Types of tourism and the conflicts that arise between tourist types and the environment and how tourists are managed

For my GCSE Geography coursework I will be doing research on Rutland Water’s environment and how tourism effects Rutland water’s environment. The aim of this investigating is to see how the environment has changed and been managed and how it has been effected due to the number of tourists.

I will also be asking many other questions within this coursework such as:

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* What is the tourism like at Rutland Water?

* Has the tourism at Rutland water increased or decreased and why?

* What attracts people to Rutland water and what are the main attraction points?

* What is the environment like at Rutland Water?

* How has the environment changed over the years?

* What are the conflicts in land use?

These questions will enable me to obtain information, which is relative to the main question and therefore, I will be able to answer it.

Location of Rutland water

Rutland water is based in between the three cities: Peterborough, Northampton and Leicester it is near the city of Rutland. Rutland is the smallest county in England and it has a rural landscape.

The reason why Rutland water is located in this area, is due to the fact that there was a shortage of water here and so by building this reservoir there would be more water. Another reason why Rutland water was located here is as it is a natural valley for flooding and also by building it in this area it would not effect the public too much as there was not many house there it was mainly open land.

Rutland water is the largest man made lake in Western Europe. The reservoir is 3100 acres and it is owned by Anglian water.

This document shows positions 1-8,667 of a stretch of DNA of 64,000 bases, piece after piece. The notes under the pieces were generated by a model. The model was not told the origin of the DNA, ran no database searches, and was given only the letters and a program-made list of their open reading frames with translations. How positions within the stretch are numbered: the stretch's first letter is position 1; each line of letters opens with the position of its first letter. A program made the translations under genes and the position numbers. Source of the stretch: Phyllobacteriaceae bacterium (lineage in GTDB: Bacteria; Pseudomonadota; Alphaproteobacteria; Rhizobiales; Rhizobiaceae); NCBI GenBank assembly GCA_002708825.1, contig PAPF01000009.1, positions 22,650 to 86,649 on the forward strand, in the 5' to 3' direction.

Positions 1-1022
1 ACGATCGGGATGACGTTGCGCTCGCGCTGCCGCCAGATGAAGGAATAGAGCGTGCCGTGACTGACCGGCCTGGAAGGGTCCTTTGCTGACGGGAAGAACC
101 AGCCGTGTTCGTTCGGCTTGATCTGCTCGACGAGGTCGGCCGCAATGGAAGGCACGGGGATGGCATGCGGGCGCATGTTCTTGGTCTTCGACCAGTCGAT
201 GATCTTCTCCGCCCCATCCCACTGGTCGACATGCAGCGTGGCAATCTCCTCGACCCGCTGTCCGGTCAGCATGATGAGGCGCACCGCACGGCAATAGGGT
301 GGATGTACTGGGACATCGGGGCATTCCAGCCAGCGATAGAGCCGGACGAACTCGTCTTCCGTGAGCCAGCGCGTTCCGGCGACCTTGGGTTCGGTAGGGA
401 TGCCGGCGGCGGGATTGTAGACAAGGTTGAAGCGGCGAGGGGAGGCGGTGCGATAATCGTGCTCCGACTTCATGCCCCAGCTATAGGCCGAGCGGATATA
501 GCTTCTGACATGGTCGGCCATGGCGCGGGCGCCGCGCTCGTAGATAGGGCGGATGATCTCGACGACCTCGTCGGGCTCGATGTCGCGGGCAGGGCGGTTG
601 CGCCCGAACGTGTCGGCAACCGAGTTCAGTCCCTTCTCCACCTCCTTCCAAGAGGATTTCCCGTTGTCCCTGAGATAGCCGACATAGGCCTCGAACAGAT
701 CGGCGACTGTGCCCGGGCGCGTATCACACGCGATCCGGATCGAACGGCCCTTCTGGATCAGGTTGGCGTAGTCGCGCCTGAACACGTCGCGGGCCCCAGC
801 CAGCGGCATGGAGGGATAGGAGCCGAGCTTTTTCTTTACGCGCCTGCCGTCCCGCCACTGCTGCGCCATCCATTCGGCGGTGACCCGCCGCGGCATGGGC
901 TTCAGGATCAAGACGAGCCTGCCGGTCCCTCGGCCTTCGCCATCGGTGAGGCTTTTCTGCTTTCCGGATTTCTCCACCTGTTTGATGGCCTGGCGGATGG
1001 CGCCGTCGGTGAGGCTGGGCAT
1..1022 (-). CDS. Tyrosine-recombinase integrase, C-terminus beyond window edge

Although, Anglian water owns the reservoir it does not own the wildlife areas, which surround the water, this is owned by the Leicestershire & Rutland wildlife trust. The trust ensures that all the wildlife areas are looked after, these areas are:

* Nature reserves

* Bird watching centres and bird hides

* A range of water sports e.g.sailing

* Cycle hire centres and cycle paths

* Footpaths

* Shops and cafes

* Children’s play areas

There are many places in Rutland water where all of these areas are located, which are:

* Whitwell

* Empingham

* Manton

* Egleton

* Sykes lane

* Lyndon

* Normanton

These places are zoned to encourage people to visit certain places.

Rutland waters main attractions are Normanton church museum, water sports and for family recreation (see fig.1). It is also a popular site for bird watching, which is what I found out from my questionnaires.

Rutland water’s nature reservoir is nine miles of the western shoreline. There are two parts to the reserve, on the south-west shore is the Lyndon Reserve, which has a visitor centre, bird hides and a nature trail, and on the western shoreline is the Egleton reserve which has 11 hides and a viewing gallery.

History of Rutland Water

This year Rutland water is going to be 25years old. It was designed in the 1960’s, as government structure plans wanted to increase the size of a few places in the east of England. These places were:

* Leicestershire

* Peterborough

* Cambridge

* Northampton

* Milton Keynes

Due to the enlargement of these cities, they all needed a water supply to provide water to the houses therefore, Rutland water was designed and then later built in the 1970’s to do this.

It was not a very difficult job to do this, as there were many things that existed there such as the dam, which control the amount of water. They built Rutland water near Rutland as it was in the centre of all 5 cities, which needed a water supply.


To answer my main question: ‘What is the effect of tourism in the environment at Rutland water?’ I will have to collect a large amount of data.

To obtain this data I visited Rutland water on two occasions:

* Wednesday 20th February – 10:00 till 2:00

* Saturday 9th March – 1:00 till 4:00

I found that on Wednesday there was not many people on this day, this was due to the fact it was a weekday and the weather was not very good as it was quite cold, windy and it was raining. Therefore I went once again on Saturday as it was a weekend and also it was very warm and it was not raining. On this day there was a lot of people visiting Rutland water.

To obtain information to answer the main question I will have to use various methods, these methods are include:

* Questionnaires

* Tally Charts/surveys

* Maps of route

* Field sketches

* Photographs

* Environment quality index

* Transport timetables e.g. Buses etc

* Presentation

* Research through books and the internet